Over the next six months, thousands of people in the town will grow produce in containers across town, from ordinary schools to posh department stores, from fat cat car dealers to patients in secure units. The council is also growing food in local parks and town centre 'tubs'.
The town's new 'urban farmers' will bring their harvest to 'kitchen playgrounds' -
recipe-making sessions led by professonal chefs - and the final harvest
will be cooked for a final 'town barbie' in front of the new Museum of Modern Art in October 07.
You'll find more on the project here and on Worldchanging.
Time will tell if our
first intervention in the landscape of Middlesbrough can help turn the
town in to a food savannah, as opposed to a food desert; and start to popularise an urban design linked to permaculture, rather than monoculture.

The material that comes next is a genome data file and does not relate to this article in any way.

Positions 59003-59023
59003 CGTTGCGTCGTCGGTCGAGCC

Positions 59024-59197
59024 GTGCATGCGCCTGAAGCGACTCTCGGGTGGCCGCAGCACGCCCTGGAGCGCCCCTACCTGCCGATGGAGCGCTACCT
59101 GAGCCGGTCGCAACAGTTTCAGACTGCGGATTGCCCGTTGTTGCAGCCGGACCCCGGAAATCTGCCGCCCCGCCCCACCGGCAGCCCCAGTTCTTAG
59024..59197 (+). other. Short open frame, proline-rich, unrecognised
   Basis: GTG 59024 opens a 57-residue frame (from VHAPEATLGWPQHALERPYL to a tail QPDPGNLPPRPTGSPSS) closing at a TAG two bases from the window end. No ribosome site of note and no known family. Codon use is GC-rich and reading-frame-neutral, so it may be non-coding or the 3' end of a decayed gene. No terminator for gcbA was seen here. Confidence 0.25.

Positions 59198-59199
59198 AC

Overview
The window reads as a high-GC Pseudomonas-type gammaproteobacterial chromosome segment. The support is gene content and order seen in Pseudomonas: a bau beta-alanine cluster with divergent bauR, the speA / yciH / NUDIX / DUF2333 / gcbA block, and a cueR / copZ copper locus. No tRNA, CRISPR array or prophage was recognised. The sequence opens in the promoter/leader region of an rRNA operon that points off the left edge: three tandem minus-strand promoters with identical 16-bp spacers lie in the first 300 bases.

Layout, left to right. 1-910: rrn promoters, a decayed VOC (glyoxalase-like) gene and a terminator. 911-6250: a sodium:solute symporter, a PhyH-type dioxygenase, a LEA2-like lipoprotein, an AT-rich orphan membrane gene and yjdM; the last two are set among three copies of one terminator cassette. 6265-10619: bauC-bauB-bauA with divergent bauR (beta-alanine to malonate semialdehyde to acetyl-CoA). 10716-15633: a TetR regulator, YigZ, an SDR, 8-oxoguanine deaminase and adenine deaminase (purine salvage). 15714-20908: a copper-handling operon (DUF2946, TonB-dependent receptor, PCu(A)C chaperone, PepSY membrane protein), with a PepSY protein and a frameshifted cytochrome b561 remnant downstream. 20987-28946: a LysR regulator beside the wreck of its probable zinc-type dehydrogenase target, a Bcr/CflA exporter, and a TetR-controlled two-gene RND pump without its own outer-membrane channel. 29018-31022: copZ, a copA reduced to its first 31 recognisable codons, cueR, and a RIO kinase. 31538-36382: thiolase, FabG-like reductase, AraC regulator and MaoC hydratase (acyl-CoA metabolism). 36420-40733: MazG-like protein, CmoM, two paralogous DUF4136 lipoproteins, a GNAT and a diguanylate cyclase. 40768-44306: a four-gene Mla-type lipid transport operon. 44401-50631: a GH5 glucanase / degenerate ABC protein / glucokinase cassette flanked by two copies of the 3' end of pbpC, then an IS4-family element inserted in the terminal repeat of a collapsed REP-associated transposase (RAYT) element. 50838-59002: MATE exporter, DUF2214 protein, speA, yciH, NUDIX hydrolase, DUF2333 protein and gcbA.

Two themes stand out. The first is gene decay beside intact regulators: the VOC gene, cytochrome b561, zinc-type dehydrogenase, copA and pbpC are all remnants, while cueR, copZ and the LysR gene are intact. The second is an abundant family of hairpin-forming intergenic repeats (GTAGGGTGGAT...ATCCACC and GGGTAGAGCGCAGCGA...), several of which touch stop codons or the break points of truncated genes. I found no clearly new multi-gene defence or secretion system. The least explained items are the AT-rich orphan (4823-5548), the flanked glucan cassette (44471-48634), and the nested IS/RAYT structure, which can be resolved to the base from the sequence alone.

As Matthew Taylor of the Royal Society of Arts recently wrote:
Encouraging healthier lifestyles is easier with people used to the idea they are in control of their lives and who can afford to join a gym or buy a good pair of running shoes.
Maybe our initiative will become an effective example of what Matthew calls a pro-social campaign: a new collective commitment to environmental and social change, led by voluntary behavior and that has a key impact upon local life and public management.
For sure, we've only just begun our project and cash is starting to flow in to regeneration projects that we're linked to and the council appears to now be developing some form of 'pocket allotment' strategy for the future.
I look to sister initiatives like the Massachusetts Avenue Project green with envy. And my collaborators - artist Debra Solomon of Culiblog, designer Nina Belk of Zest Innovation and Andre - as grand inspirations.
Update on project here.